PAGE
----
2014-10-01

8 ways to handle employee objections when delegating tasks

Barbara Brown

If you have delegated tasks to employees, you know that everyone is not thrilled about taking on added work. Some objections may be mild and some hostile. In either case, you want to respond to objections (or questions) in a way that minimizes resistance, defuses anxiety, and encourages cooperation.


You can do that by anticipating employee objections and by having valid responses. This article offers you ways to respond to eight typical objections employees have when receiving delegated assignments. And while a different response is offered for each objection, many can be used for more than one objection.


Objections1. Why should I do your work?
Do not get into an argument about “your work”. Instead, explain the process you use for delegating tasks. Show that your approach is fair.


2. How long will I have to do this?
Be clear about the length of time the employee will have to perform the delegated task. If it is a permanent assignment, say so and explain the reason. Perhaps the person should have been performing the task all along, but you were handling it until they were more experienced. Or maybe staff shortages dictate that you delegate more.


3. How will doing this task help me?
Highlight how doing the delegated task may benefit the person’s career or contribute to the development of desired skills. Employees want to know “What’s in it for me?” if I do a job that you (the manager) usually does. So be ready for this reaction and explain the benefits.


4. How am I supposed to do my own work and this task too?
Suggest ways to combine the newly delegated task with current tasks so that it does not create an excessive workload. This shows the person that you have considered their workload and that you want to help make the assignment transfer as smooth as possible.


5. Why don’t you assign it to _____, who does not have as much work as I do (or who is better at doing this type of work)?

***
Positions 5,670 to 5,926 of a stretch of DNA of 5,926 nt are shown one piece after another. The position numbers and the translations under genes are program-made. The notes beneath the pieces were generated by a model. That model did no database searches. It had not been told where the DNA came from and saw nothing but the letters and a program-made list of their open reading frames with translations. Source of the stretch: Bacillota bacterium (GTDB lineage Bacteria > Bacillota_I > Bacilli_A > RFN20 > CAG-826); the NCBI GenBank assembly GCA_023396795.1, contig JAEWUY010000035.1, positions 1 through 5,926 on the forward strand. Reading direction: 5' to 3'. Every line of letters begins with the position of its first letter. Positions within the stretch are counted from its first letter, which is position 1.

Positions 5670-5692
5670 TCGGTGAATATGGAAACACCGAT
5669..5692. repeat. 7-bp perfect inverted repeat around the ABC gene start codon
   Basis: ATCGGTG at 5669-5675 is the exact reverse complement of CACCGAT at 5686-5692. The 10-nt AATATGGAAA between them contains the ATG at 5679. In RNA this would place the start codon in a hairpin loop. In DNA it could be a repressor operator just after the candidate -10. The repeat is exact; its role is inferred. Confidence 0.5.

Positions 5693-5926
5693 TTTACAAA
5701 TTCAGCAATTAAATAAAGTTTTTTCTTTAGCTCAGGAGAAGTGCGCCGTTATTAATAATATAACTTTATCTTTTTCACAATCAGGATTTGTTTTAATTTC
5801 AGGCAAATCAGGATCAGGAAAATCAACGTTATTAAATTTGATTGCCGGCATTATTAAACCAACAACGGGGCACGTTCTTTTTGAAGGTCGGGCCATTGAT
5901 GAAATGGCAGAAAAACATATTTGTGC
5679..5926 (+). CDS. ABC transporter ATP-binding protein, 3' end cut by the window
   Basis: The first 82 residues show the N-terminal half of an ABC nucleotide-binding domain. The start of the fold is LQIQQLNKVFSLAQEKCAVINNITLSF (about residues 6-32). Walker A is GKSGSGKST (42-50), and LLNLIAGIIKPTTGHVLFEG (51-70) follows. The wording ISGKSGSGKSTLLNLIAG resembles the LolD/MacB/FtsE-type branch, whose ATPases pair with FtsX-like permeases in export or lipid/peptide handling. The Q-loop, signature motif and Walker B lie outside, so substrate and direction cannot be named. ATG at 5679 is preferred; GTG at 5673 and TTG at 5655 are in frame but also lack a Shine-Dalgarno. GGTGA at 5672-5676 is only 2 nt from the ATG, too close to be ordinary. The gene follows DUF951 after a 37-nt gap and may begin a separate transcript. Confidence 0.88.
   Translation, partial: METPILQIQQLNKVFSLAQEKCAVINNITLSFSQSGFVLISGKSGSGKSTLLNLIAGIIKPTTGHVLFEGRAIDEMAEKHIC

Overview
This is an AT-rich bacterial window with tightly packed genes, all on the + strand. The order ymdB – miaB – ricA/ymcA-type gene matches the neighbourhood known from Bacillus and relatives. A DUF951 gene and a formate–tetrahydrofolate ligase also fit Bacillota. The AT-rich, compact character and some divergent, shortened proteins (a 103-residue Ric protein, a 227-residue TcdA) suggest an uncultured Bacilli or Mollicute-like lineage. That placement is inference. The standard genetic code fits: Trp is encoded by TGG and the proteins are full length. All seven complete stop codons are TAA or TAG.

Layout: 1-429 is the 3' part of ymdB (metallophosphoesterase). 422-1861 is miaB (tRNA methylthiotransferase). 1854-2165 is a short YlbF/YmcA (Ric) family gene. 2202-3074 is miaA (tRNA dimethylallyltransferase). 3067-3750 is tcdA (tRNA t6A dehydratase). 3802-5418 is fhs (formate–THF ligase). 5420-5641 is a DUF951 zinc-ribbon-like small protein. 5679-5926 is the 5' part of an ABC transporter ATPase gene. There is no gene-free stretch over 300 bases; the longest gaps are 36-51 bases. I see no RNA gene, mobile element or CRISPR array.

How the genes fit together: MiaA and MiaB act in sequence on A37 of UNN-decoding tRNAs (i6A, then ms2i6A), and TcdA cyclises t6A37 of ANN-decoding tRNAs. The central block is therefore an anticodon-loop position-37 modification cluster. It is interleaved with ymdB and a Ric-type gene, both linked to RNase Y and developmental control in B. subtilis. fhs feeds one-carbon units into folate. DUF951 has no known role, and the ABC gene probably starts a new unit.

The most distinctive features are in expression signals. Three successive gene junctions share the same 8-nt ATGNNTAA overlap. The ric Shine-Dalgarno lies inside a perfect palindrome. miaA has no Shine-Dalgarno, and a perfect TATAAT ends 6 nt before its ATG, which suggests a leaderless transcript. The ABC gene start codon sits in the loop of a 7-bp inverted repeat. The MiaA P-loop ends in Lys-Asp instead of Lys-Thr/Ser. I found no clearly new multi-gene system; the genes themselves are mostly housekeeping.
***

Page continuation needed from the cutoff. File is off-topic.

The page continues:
Do not become sidetracked by talking about another employee’s workload or skills. Instead, explain why you have chosen to delegate the task to this person.


6. I can do this task, but I cannot do it by the deadline you want.
Consider things like adjusting the deadline or breaking the task into parts, which can be due at different times.


7. I can take on this task, but I cannot do all of it.
Consider breaking the task into smaller parts and assigning only one or two parts. Or consider assigning some parts of the task to other employees.


8. I don’t know how to do this task.
Determine what the employee feels they lack in terms of knowledge or expertise. You have already decided to delegate the task to this person, so you know (or should know) that the employee can perform the task. Be prepared to highlight the skills needed to perform the task and to show that the employee has those skills. One way of doing this is to provide specific examples of similar tasks that the person has successfully performed in the past. Bottom line: Communicate confidence in the employee’s abilities and emphasize the support you will give as a way to put them at ease.


Effective preparation equals effective delegationWhen delegating, you will inevitably encounter objections. But do not become involved in a tense discussion: You are the manager, and you have decided to delete the task. Still you need to explain why someone else should do a task that you previously did. You can do that more effectively if you anticipate the objections you might receive and prepare a valid response. Start with the eight in this article.


Barbara Brown, PhD shows managers how to improve employee performance by linking performance to results. Her handbooks of phrases for linking employee performance to workplace results include Linking Time Management to Results and  Linking Customer Service to Results. Dr. Brown offers e-courses and e-consulting as well as onsite training and consulting. Visit www.LinkToResults.net or e-mail Barbara@LinkToResults.net.

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